In the Dutch and international press recently reports occur that mention that the Gülen Movement or Hizmet by (elements within) the present Turkish government is seen as 'terrorist'. This involves that this movement is seen as pursuing a political goal through acts of violence.  The acts of violence are not known to me and, more important, there is not a specific political goal for Fethullah Gülen or for members of his loose network of social and religious activities.
I am not a specialist on Turkey. People, much more qualified have given comments on this issue as to Turkey. The American government has in November 2015 already commented that they do not consider Gülen as a terrorist and therefore will not send him to Ankara. I made research on the activities of the movement in Western Europe, especially in the Netherlands. In this respect I became co-editor (with professor Johan Leman of Leuven University and Dr. Gürkan Celik of The Hague) of a book entitled: Gülen-inspired Hizmet in Europa. The Western Journey of a Turkish Muslim Movement (Brussels: Peter Lang, 2015).
The book has two parts. In the first part I wrote a contribution, together with Gürkan Celik on the philosophical roots of the social ethics of Fethullah Gülen: they are only in part taen from the Qur'an, but have also firm roots in the Greek  philosophical tradition ofAristotle and his doctrine of virtues. In this respect we should the Muslim tradition of Gülen not only define as part (adn continuation) of the Jewish-Christian biblical tradition, but also rooted on the foundation of European culture through its connection to Plato, Aristotle and the Greek philosophical-ethical tradition. In the second part I wrote the article on the Hizmet Movement in Europe.
For the book published in 2015, we asked Frans Kalb (since long active for the magazine Begrip on (Muslim-Christian relations) to make the drawing as reproduced above. Because of the academic tradition of the series of Peter Lang we could not put it on the cover of the book. But here it represents the important elements of the presence of the Hizmet Movement in Western Europe. Gülen is represented on the right. He sees Turkish people migrating to Europe and waves them for a farewell. Europe is represented by the Eifel Tower of Paris, the Big Ben of London, the Brandenburger Tor of Berlin and a Dutch windmill. He gives them the advice to seek participation in a European society (and not to dream of a return to Turkey and not to postpone learning a new language). Instead, he suggests for them integration in a new society through dialogue and education.
This is how I know the agenda of the Gülen movement in our country and related European countries. During a visit to Germany, Ramadan 1977 (August-September) Gülen visited Turkish centres in Germany and noticed that most people had not the perspective of staying in Germany. "Gülen preached that they should open themselves for German culture and society and seek their future in Europe. The next year Necdet Basaran, an independent preacher and close to Gülen, came to Germany and then moved in 1980 to the Netherlands." (2015:180). This was the beginning of what must be labelled as an emancipation movement, first active in education, then in business development, in dialogue centres for religious but also pure cultural contacts, in charity cooperation. They do not build mosques (also the Netherlands has enough facilities for Muslim worship), but have opened a modest number of respected high quality schools, called Cosmicus Schools, because global citizenship is their ideal. They publish an open Dutch edition of the newspaper Zaman.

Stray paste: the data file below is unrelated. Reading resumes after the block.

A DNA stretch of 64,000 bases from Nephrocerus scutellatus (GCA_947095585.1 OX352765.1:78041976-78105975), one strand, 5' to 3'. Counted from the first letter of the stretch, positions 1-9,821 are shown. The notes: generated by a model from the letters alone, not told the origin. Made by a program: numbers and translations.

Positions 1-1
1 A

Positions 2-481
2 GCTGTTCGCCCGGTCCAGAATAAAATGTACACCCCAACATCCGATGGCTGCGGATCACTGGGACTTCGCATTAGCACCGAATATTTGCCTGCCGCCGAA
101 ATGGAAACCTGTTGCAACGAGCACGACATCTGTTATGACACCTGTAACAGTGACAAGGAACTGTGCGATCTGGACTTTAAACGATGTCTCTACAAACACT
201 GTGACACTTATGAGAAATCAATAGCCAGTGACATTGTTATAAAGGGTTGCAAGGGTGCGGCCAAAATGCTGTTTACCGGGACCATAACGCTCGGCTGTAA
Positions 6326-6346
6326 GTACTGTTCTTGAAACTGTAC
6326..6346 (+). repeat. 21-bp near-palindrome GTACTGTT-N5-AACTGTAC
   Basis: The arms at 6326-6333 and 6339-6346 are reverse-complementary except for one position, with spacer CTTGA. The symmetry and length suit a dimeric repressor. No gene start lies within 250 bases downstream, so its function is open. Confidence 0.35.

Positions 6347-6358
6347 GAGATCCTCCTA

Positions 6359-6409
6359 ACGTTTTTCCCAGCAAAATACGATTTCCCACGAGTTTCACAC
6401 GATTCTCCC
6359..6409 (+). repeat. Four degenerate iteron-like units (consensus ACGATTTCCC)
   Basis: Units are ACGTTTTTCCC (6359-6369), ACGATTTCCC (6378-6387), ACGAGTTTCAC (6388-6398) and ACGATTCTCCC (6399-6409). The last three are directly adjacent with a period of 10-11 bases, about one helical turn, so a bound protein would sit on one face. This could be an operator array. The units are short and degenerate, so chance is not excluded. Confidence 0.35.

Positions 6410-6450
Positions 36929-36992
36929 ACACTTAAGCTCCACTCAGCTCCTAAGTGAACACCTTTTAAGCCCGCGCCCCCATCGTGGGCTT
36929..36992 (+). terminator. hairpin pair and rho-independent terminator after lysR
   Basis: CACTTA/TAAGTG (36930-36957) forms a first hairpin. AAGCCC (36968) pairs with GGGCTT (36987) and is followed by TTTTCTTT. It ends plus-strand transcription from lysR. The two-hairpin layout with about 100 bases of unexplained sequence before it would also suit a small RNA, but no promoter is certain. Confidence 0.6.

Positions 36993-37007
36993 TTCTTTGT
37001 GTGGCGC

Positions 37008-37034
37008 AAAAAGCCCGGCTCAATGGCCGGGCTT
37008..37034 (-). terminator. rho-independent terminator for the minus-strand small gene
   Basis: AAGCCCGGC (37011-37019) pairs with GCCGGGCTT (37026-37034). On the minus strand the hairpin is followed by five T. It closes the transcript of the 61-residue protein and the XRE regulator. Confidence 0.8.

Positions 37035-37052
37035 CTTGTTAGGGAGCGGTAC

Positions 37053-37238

Among Muslims in the Netherlands they are a small number, but known through their effectiveness in emancipation and openness for peaceful contacts and dialogue. It is sad that such strange and foul accusations are made against them, which now make it impossible for some of their active members, but also for visitors of the movement to travel to Turkey.
Postscript on 17 July 2016: I wrote this just a few days before a section of the Turkish army tried to remove Erdogan with a military coup that faild (15 July 2015). Instead of doing serious research, Erdogan and several of his ministers accused Fethullah Gülen of planning the coup. US Foreign Ministery Kelly already reacted immediately that accusations of 'American involvement in the coup' were nonsense and only could deteriorate the relations of Turkey with America. In Rotterdam there were demonstrations in front of the Turkish consulate. After yells in support of Erdogan the Turkish supporters immediately also denounced Fethullah Gülen for his criticism of Erdogan (beginning in 2013 with the protests against the authoritarian rule, at the Taksim-Gezir Park protests, of 28 May 2013 and following weeks.

Ben Anderson 1936-2015

For the 1980s I gave for the MA programme in Jakarta and Yogyakarta a course on itroduction to 'orientalism'or 'Western studies on Islam (in Indonesia)'.  From year to year there were variations but it always had an introduction to Dutch sources on Indonesian Islam: the archives (much administration and police) and libraries (manuscripts of mystical and legal, sometimes also hstorical texts). The emphasis on Duch sources was made because quite a few of them later came to the Netherlnds for a PhD.